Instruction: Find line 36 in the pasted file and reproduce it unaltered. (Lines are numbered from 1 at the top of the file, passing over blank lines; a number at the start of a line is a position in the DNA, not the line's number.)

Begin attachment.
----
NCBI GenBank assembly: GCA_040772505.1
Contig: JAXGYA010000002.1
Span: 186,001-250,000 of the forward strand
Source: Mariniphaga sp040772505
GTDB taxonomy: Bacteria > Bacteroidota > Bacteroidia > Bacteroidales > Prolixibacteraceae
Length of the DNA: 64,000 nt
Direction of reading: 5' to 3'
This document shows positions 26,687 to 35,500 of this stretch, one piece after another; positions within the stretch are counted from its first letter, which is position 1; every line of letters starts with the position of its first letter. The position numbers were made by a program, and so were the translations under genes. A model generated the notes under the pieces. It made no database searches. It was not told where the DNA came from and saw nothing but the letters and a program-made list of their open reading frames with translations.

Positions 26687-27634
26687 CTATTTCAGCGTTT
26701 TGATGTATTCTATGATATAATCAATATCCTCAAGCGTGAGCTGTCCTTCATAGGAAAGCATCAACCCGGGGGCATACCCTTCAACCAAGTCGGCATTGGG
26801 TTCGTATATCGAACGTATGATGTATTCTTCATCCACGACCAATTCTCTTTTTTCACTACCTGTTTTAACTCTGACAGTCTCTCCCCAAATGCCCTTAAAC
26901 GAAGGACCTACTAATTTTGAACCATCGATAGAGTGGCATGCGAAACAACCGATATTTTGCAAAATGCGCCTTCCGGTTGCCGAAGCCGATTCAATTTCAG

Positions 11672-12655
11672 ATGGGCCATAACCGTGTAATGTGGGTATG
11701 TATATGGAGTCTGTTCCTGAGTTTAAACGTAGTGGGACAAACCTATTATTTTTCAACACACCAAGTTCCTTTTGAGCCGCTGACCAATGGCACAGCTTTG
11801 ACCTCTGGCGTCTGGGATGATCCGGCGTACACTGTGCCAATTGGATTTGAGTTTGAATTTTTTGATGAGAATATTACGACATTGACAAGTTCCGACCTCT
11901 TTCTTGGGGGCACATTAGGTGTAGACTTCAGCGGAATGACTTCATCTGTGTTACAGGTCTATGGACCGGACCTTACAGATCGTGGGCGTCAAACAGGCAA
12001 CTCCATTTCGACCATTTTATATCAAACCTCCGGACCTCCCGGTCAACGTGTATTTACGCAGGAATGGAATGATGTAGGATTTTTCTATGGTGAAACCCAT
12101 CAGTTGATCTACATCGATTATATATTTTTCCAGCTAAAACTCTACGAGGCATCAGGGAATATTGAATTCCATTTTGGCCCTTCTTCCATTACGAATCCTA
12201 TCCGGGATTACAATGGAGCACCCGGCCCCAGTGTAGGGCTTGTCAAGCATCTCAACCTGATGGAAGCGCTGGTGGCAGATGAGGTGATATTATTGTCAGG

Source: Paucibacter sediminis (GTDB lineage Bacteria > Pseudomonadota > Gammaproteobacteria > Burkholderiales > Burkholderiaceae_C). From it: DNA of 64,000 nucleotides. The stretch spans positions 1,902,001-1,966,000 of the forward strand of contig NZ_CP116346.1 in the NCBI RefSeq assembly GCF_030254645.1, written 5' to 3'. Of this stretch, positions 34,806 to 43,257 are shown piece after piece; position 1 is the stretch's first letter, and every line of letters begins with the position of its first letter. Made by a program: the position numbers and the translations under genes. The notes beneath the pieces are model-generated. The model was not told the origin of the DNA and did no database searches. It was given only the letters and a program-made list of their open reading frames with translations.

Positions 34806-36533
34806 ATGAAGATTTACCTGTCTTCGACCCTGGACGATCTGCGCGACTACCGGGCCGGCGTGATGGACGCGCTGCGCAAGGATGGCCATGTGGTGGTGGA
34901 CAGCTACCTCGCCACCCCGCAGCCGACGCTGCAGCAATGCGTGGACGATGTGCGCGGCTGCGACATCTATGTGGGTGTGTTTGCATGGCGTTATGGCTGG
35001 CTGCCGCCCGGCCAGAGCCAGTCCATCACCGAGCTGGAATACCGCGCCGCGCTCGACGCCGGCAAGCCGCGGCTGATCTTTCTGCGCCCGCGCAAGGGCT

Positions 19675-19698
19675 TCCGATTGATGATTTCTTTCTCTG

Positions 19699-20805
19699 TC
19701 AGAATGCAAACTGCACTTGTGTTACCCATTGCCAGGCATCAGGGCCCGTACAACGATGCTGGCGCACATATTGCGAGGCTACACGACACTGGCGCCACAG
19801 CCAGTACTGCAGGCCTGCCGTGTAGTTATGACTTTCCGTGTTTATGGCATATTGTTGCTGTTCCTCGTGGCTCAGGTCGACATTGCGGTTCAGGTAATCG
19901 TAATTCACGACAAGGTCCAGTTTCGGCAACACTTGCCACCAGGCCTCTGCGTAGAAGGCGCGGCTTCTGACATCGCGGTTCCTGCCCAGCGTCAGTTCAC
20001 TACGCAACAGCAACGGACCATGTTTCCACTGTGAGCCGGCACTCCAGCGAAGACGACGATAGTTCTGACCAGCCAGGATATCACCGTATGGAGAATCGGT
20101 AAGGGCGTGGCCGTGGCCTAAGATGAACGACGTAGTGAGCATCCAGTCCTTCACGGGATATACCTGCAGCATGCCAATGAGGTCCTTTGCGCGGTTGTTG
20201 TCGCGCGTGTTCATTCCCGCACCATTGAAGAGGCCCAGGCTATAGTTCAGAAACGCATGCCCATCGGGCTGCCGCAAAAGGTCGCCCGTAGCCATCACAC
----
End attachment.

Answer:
20201 TCGCGCGTGTTCATTCCCGCACCATTGAAGAGGCCCAGGCTATAGTTCAGAAACGCATGCCCATCGGGCTGCCGCAAAAGGTCGCCCGTAGCCATCACAC